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Thanks to digital transformation, there are myriad ways to reach consumers, and these new channels have revolutionized not just how advertising is conceived, executed and distributed, but who makes it. Then add to the mix shrinking ad budgets, shifting agency models and the rise of big data and analytics. Together, they are shaking up the established power players behind the ad-making game. To wit, in March, J. Walter Thompson eliminated the role of chief creative officer, saying it was “reimagining the future of the agency.”
So, how best to future-proof a career in advertising?
“You have to ask lots of questions,” says Tim Leake, the chief marketing officer and svp at RPA. “You have to wonder how does this work. Figure out what block chain is and what it means for your business. What is VR and how do people use it? You have to be insatiably curious about what works and why. It’s all about testing and iterating. You have to set up a hypothesis, and that’s across the board whether you’re an account manager, a creative or you work in PR.”
At the same time, brands are bringing advertising in house. Or, they are turning to the ad-consulting arms of global accounting and auditing firms like PwC, Deloitte and IBM, while Vice, The New York Times and other publishing outfits establish their own creative studios. And, all the while, individuals are sharing, tweeting, liking and forwarding content, becoming themselves ersatz ad makers and storytellers.
Today, the old rules no longer apply, and the new ones are being constantly rewritten, as the creative establishment engages in a turf war with data experts and engineers.
What makes for success in this evolving landscape? What is essential to have in advertising no matter the era? What does a fractured industry mean for agencies? What new challenges does it pose? What, if anything, remains the same as new platforms come and go at seemingly record speed?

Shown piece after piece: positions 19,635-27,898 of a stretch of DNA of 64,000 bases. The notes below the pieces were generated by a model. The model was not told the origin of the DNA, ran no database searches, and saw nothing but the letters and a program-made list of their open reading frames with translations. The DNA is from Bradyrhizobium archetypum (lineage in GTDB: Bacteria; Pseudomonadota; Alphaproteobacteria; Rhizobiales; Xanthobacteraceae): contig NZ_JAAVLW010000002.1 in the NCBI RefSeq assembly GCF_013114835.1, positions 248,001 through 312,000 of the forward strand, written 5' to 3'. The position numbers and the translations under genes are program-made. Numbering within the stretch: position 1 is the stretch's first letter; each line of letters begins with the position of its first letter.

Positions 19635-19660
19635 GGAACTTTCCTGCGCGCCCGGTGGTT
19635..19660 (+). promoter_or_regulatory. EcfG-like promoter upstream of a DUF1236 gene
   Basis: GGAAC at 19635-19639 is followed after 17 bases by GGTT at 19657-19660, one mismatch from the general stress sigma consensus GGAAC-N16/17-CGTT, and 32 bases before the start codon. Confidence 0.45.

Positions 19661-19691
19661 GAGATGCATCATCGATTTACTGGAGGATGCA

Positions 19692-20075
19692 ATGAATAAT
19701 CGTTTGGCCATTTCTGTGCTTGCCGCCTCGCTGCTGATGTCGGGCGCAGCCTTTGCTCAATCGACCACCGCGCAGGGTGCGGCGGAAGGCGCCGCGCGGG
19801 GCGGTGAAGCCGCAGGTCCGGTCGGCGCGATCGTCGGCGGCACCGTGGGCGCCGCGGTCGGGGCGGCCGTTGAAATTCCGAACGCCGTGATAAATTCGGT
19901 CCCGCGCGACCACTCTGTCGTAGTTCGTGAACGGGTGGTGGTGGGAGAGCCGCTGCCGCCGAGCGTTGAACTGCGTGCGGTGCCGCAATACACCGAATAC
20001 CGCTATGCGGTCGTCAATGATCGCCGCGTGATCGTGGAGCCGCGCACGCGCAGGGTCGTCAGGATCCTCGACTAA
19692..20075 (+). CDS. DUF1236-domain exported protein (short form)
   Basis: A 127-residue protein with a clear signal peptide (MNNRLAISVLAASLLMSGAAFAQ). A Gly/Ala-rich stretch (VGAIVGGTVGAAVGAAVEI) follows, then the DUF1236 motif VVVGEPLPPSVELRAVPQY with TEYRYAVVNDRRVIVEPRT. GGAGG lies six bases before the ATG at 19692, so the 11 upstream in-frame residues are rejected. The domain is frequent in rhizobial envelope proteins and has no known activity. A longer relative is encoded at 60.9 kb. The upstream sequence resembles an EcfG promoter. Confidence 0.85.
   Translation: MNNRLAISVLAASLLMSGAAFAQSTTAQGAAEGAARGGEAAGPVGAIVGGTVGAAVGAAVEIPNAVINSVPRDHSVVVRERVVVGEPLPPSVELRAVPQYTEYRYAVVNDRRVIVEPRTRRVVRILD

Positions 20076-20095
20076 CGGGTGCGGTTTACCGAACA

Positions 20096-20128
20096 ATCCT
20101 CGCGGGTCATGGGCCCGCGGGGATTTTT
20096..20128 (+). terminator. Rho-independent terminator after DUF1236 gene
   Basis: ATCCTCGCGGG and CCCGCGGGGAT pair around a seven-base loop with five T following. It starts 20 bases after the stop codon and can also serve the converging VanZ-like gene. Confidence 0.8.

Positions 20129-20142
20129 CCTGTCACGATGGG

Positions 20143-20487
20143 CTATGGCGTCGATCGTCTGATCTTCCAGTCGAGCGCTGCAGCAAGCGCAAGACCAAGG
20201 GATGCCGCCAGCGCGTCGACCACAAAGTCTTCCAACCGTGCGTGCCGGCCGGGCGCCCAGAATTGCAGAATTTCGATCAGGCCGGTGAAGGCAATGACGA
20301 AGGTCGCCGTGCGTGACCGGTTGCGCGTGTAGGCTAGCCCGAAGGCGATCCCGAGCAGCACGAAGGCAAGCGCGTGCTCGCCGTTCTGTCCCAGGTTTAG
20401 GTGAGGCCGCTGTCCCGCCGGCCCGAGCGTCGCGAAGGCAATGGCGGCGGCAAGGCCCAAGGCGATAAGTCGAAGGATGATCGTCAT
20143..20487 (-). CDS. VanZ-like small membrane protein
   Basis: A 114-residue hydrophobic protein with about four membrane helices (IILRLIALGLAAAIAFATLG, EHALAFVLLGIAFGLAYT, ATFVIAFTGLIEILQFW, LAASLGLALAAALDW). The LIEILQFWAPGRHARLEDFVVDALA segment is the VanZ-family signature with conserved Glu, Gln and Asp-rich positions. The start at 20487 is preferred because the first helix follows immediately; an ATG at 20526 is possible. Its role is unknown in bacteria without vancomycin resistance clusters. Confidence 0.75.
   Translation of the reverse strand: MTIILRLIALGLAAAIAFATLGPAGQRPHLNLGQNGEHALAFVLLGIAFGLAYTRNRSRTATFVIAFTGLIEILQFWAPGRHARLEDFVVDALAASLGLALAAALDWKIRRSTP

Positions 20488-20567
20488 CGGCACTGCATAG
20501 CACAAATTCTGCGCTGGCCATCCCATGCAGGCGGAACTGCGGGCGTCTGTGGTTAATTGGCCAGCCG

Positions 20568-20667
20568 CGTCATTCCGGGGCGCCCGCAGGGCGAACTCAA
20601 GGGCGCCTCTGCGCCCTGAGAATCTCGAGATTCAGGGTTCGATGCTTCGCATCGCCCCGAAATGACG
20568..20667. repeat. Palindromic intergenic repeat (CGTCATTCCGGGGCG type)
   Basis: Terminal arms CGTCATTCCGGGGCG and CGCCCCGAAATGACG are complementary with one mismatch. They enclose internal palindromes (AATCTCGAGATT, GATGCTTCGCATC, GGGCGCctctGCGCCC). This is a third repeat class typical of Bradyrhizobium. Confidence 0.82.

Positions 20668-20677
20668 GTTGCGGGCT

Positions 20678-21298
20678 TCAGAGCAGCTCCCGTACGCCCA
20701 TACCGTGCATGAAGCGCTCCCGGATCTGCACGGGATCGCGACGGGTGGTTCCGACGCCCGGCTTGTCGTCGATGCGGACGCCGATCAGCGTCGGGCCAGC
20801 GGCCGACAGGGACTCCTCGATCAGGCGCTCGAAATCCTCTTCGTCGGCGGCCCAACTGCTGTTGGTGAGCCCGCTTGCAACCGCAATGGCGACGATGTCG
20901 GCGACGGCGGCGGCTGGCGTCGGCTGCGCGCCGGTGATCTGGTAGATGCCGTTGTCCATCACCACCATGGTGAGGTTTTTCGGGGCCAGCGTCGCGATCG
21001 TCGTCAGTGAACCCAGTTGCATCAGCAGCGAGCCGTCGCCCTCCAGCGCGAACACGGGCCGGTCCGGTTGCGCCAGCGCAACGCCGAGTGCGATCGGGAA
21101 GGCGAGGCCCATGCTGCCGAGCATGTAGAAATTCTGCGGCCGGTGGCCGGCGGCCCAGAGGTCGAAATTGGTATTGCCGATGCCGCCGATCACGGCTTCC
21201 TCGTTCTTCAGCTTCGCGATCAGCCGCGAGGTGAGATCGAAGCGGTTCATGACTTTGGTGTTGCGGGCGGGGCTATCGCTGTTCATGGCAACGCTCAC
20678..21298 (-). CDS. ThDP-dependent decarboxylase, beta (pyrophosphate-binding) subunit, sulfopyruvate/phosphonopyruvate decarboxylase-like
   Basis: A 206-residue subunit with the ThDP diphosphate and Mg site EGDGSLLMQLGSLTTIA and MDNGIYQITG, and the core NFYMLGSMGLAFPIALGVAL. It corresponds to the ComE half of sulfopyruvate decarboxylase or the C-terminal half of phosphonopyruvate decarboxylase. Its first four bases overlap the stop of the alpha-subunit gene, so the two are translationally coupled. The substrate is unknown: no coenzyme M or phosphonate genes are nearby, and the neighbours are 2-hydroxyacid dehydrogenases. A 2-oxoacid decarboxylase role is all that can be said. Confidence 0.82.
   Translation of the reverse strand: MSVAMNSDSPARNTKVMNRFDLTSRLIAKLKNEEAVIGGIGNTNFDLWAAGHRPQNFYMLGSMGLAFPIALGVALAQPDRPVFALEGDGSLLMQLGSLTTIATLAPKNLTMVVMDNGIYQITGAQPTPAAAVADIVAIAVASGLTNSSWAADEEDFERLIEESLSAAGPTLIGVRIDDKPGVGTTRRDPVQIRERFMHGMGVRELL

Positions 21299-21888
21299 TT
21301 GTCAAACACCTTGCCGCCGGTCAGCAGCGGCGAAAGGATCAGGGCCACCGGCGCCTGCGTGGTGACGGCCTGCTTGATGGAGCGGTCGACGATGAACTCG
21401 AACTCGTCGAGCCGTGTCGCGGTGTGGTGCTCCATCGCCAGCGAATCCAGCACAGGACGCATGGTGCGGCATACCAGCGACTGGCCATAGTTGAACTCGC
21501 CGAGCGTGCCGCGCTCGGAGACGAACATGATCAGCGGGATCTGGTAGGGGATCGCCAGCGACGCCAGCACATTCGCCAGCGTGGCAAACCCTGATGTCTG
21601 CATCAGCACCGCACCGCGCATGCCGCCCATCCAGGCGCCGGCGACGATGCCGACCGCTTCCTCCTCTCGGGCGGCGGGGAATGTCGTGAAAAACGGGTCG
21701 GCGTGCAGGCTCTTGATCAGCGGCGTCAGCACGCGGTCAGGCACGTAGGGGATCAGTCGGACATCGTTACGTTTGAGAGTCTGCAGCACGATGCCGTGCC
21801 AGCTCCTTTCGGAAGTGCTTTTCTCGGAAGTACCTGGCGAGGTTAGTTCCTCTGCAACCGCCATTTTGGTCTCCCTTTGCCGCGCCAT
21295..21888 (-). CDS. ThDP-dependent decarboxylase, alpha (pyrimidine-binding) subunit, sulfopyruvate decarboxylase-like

As agency execs and marketers adjust to this unceasing disruption, Adweek spoke with a group of industry professionals to share their take on the current challenges, how talent is being redefined and what agencies and brands are looking for in this brave, new world.
EXPERIMENTATION IS KEY
“Laundry in music festivals is WTF, but mobile phones are a dime a dozen,” explains Peggy Ang, LG’s head of mobile communications marketing. She was talking about LaundROO, the company’s unlikely lounge at the four-day Bonnaroo festival in Tennessee earlier this year where revelers could get their dirty clothes washed.
As the No. 3 player in the mobile space, Ang says, the company must be wildly creative and unpredictable about reaching new, younger audiences. “I have to stay relevant to people who are all about digital, and Bonnaroo was that new endeavor,” she says.
LG also works with a VR character to get its message out, Ang says, explaining, “I need something that nobody has owned. You have to dip in the waters, you have to try. In six months, if it doesn’t, what I can be proud of is we tested something, we tried something nobody has done.”
In other words, the new world order hinges largely on experimentation.
“The nature of the creative process has changed,” says Leake. By way of explanation, he references bowling. Before the digital age, “we put all our care into this big, giant ball and to knock over as many pins as possible. Now, life is much more like pinball. The people are the ball and we don’t know where it’s going to, but we have to set up lots of targets. No journey is going to be exactly the same.”
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